(Btw: as all other JetBrains products - Upsource is great! Congs!)


Btw. Temporary resolved with SSH key.


Where does Upsource keep its trust store? what is its default password? How do we actually run this command without knowing this info?




If someone had problems with the command in linux, try this:

It worked for me :)


Unfortunately, it not worked for me.

I performed as described, and while trying to "test connection" occurred another error:

Test VCS connection failed.
List remote refs failed: org.eclipse.jgit.errors.PackProtocolException: invalid advertisement of <!DOCTYPE html>
I download the certificate as X.509 64.
Any idea?
Edited by Gustavo Wagner

Works for me as written. Using Windows.



Worked for me using keytool on Windows Server 2016 with Upsource 2017.1 connecting to subversion. My certificate wasn't self-signed but still needed to be imported into the Upsource JVM.



This did not end up working for me running from a docker container, BUT the solution was much simpler.

1) run/attach to your docker container

2) run a simple svn command from the docker commandline (i.e. 'svn ls my-server/repo_name')

3) when you get prompted to reject/temporarily accept/permanently accept the certificate, choose to permanently accept it


Then, restart your docker container service. Problem solved!


My above solution no longer seems to work on the upsource docker image. What you can do is this:


1) Export your certificate *.cer file from your VCS server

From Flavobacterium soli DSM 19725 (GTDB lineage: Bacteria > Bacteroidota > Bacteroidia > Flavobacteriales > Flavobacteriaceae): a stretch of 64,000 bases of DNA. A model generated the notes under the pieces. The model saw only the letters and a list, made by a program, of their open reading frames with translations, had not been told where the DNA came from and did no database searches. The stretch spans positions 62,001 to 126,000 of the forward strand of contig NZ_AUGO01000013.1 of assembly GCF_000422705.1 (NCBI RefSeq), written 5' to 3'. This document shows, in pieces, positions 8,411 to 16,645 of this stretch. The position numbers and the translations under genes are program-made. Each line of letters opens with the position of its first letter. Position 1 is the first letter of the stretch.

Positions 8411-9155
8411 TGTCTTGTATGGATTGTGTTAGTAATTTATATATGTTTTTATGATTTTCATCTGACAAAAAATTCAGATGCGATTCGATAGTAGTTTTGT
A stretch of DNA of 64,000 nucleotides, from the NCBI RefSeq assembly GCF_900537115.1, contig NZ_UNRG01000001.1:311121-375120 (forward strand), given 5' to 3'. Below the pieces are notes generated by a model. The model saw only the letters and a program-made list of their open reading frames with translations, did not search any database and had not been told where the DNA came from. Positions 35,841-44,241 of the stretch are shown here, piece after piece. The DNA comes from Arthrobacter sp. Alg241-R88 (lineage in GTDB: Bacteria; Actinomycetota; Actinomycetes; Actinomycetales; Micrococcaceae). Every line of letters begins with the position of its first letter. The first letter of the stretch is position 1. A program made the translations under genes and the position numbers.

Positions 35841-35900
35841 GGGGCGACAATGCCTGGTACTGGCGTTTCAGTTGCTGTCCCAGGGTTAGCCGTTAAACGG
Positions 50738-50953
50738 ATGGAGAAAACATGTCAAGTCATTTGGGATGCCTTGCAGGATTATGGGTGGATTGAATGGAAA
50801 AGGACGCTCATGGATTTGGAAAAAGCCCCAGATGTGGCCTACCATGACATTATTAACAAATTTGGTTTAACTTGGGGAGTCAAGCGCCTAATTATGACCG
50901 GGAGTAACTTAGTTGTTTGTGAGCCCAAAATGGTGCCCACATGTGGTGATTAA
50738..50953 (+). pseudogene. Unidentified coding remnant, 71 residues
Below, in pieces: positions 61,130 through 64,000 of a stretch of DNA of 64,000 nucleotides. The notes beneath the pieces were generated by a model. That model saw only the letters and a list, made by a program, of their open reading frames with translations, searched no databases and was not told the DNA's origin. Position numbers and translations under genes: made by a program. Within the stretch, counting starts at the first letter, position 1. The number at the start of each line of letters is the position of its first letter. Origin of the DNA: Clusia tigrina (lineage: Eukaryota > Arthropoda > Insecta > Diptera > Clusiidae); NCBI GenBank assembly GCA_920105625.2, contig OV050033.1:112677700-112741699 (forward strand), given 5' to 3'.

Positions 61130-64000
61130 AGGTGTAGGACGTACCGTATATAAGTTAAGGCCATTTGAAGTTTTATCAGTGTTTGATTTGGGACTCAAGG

2) Copy the certificate to your server running docker

3) Copy the certificate to the docker image using docker cp src dest

4) Make sure your upsource container is running. Execute bash as root in the container via docker exec -u 0 -it container_name bash

5) Add your certificate to the keystore via keytool -import -alias my-vcs-server-host -keystore /usr/lib/jvm/java-8-openjdk-amd64/jre/lib/security/cacerts -file path-to-certificate-file


Note that these changes will be lost if you recreate the container from the standard image, so you'll probably want to commit the image or build this step into a new image or something.


This works, but why is it needed for SVN servers using a valid LetsEncrypt SSL certificate? Every three months I have to repeat this. Why doesn't Upsource trust LetsEncrypt certificates?


log in as root and keytool is not found. how to fix this? @Troy Tamas


This worked for me, but I'm running a Docker distribution and the change is lost on a container restart. I'll be switching to a ZIP distribution because of this issue.There is a related feature request: "Provide a common place for CA root". Anybody who needs this, please vote for the feature request.


@Dmitriy Korobskiy, I did it next way: get 'cacerts' from the container, import ca-cert, mount upgraded 'cacerts' file. Works well enough.


Mike Interesting. I'm curious about details. So, if I understood correctly: you've created a volume (or a bind mount ?) and mounted an upgraded `cacerts` from a host, which replaced the original `cacerts` in the container? Did you have to delete the original `cacerts` in the container?

Edited by Dima Korobskiy